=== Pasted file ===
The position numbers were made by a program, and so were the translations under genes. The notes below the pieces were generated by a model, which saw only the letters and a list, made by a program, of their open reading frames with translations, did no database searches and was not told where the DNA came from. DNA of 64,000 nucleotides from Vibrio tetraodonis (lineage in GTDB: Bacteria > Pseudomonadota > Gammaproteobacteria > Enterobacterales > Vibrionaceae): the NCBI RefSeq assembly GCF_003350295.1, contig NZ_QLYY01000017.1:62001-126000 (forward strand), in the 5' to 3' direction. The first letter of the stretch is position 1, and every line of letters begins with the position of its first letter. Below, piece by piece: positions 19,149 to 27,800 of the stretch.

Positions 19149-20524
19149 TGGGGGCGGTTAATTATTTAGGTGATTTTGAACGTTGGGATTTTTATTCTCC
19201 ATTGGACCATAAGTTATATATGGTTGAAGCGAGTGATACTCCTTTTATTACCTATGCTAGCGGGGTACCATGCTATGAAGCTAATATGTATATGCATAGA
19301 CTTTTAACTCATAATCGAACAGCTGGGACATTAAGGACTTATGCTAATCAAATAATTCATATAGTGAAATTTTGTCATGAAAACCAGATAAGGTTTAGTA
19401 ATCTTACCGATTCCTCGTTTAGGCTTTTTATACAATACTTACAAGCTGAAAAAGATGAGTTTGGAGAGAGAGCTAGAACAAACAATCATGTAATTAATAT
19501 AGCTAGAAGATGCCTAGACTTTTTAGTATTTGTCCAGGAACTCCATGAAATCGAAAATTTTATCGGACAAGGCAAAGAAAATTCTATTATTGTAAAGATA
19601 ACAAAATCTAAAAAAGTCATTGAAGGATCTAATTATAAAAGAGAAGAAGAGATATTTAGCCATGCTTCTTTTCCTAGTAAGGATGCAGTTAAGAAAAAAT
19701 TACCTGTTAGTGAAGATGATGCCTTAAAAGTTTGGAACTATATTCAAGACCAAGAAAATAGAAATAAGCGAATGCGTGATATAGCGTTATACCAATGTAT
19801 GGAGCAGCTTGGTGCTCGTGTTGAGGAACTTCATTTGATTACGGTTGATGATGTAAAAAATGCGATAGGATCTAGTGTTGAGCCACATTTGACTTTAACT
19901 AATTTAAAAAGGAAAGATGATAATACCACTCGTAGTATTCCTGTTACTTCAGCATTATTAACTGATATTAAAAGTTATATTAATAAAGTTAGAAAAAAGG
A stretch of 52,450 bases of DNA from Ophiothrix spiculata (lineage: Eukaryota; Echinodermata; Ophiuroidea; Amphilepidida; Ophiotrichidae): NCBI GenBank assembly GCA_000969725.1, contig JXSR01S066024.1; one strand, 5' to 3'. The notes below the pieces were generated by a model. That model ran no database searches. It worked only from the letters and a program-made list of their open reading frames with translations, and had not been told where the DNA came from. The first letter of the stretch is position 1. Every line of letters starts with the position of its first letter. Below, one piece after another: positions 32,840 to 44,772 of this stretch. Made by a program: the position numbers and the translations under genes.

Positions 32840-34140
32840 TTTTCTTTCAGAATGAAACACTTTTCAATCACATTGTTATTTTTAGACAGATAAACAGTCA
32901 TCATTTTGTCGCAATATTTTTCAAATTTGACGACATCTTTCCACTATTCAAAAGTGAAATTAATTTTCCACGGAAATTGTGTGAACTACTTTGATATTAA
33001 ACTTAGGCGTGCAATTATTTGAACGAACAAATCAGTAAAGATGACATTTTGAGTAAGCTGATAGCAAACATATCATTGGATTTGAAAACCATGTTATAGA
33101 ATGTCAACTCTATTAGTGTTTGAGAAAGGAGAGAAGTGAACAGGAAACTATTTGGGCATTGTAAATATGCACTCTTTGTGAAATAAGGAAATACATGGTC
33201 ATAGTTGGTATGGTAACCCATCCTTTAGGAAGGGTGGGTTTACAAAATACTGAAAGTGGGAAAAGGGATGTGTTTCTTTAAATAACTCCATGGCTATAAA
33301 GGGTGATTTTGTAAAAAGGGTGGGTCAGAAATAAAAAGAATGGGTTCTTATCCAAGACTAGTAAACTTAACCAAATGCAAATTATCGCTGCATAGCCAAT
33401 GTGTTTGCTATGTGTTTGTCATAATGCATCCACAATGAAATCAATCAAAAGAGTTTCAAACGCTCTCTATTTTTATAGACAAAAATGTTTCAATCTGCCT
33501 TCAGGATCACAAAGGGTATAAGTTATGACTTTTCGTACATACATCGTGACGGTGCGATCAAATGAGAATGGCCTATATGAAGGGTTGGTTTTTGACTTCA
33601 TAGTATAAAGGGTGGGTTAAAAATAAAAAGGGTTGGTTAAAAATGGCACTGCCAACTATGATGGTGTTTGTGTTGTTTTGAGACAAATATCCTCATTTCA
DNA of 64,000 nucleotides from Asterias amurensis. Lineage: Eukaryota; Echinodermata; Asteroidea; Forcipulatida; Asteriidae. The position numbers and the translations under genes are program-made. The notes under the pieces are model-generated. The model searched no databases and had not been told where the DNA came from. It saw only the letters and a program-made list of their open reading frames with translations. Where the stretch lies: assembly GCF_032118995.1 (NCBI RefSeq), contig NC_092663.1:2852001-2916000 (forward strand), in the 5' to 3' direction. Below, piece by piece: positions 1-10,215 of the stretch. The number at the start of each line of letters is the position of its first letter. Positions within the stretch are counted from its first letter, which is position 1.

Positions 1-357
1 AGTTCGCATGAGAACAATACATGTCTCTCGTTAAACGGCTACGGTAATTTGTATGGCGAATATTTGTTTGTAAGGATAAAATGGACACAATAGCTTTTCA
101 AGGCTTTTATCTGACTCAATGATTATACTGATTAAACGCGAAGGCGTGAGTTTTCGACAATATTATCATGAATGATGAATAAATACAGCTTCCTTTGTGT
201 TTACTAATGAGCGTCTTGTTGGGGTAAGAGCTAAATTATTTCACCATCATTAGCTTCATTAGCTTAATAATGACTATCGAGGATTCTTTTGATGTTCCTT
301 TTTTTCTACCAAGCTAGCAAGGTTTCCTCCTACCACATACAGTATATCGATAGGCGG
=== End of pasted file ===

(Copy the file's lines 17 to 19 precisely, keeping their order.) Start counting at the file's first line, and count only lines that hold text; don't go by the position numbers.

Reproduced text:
33101 ATGTCAACTCTATTAGTGTTTGAGAAAGGAGAGAAGTGAACAGGAAACTATTTGGGCATTGTAAATATGCACTCTTTGTGAAATAAGGAAATACATGGTC
33201 ATAGTTGGTATGGTAACCCATCCTTTAGGAAGGGTGGGTTTACAAAATACTGAAAGTGGGAAAAGGGATGTGTTTCTTTAAATAACTCCATGGCTATAAA
33301 GGGTGATTTTGTAAAAAGGGTGGGTCAGAAATAAAAAGAATGGGTTCTTATCCAAGACTAGTAAACTTAACCAAATGCAAATTATCGCTGCATAGCCAAT